Final arguments made in Cactus Club manslaughter trial
The defence for Cory Van Gilder say he was defending himself and the people around him when he fatally punched Zachary Gaudette last year.
Gaudette died from his injuries a few days after he was punched once in the head by Van Gilder the night of February 17, 2016 outside the Cactus Club on Banks Rd.
Final arguments in the manslaughter trial were made to the jury Monday morning.
Lawyers for Van Gilder pointed to Gaudette’s criminal history and level of intoxication the night of the incident, arguing that when he approached the people outside the restaurant, yelling that he would fight anyone, he posed a risk.
“Zach Gaudette was a powder keg looking to explode,” said defence lawyer Jeff Campbell “It was just a question of time and who would be the target.”
When Gaudette was admitted to the hospital, his blood alcohol level was 3.5 times the legal limit for driving.
Campbell also argued that the fact that Gaudette had a small knife in his pocket during the altercation, is important, even though he never pulled it out.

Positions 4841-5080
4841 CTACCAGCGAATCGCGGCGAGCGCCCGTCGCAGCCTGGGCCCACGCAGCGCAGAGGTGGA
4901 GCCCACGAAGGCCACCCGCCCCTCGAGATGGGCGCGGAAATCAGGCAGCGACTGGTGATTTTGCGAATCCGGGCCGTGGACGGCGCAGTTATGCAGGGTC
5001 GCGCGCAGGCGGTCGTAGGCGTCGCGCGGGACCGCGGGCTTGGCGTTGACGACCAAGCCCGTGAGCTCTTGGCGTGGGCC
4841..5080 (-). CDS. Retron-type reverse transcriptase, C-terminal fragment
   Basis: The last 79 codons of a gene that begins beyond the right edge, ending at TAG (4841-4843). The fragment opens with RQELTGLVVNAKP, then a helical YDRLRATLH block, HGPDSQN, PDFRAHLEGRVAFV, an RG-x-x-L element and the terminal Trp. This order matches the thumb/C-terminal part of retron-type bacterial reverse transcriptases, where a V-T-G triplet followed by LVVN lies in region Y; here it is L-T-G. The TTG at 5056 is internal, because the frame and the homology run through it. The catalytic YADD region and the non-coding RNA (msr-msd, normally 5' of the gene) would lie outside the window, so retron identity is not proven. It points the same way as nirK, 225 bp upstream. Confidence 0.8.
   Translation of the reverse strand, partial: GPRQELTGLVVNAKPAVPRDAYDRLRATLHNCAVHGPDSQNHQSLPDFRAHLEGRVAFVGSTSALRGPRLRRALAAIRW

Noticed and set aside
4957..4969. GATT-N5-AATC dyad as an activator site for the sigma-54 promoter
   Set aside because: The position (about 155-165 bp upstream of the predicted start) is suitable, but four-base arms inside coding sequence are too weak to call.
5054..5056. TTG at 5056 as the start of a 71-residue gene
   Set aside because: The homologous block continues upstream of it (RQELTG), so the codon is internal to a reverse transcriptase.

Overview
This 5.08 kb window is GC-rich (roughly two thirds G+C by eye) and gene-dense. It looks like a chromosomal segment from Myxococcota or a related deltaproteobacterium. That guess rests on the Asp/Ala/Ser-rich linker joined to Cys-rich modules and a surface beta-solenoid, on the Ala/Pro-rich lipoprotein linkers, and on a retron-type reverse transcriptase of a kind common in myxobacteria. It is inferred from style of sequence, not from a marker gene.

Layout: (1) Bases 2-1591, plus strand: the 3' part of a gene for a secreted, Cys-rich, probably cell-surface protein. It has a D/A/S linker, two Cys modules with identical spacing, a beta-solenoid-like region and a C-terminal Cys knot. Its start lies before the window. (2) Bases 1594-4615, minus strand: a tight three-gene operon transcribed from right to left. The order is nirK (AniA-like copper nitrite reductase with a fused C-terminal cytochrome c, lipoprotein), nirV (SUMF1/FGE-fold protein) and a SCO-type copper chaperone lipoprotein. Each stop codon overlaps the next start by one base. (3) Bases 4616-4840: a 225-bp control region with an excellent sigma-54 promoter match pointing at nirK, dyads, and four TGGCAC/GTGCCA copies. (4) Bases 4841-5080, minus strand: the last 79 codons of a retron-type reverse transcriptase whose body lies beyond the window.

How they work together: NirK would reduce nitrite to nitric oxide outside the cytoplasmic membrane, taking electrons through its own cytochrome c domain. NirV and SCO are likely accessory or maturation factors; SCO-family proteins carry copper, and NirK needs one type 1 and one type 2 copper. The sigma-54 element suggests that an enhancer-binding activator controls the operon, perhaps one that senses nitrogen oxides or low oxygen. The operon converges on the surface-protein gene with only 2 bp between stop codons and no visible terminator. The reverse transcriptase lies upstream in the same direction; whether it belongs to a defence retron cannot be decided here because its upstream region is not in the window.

“Mr. Van Gilder did not see the knife at the time, but at that moment he thought that he could have a weapon, like a knife, and he was right to be concerned,” he said “that’s one of the reason’s that he reacted the way he did.”
But Crown lawyer Andrew Vandersluys called the knife a “red herring”, arguing that no one knew Gaudette had it and no one knew his history.
Vandersluys also said that while Gaudette did talk about fighting, he never actually made threatening gestures or got into a fighting stance, and that Van Gilder could have walked away from the area when he first saw Gaudette approaching.
“If a person described as you’ve heard Mr. Gaudette was behaving, starts to head in your direction and you have time to leave, you have 20 to 30 seconds to leave, do you? Or do you walk towards the threat?” Vandersluys asked the jury.
He also noted Van Gilder’s training in mixed martial arts, arguing it gave him other ways to deal with Gaudette, as opposed to a punch he said, Van Gilder would have known was a hard one.
“Someone with this knowledge, with this training, and facing someone who is very, very, very, intoxicated, has an advantage and has the ability to face that threat in a more proportionate way.”
The jury began deliberating Monday afternoon.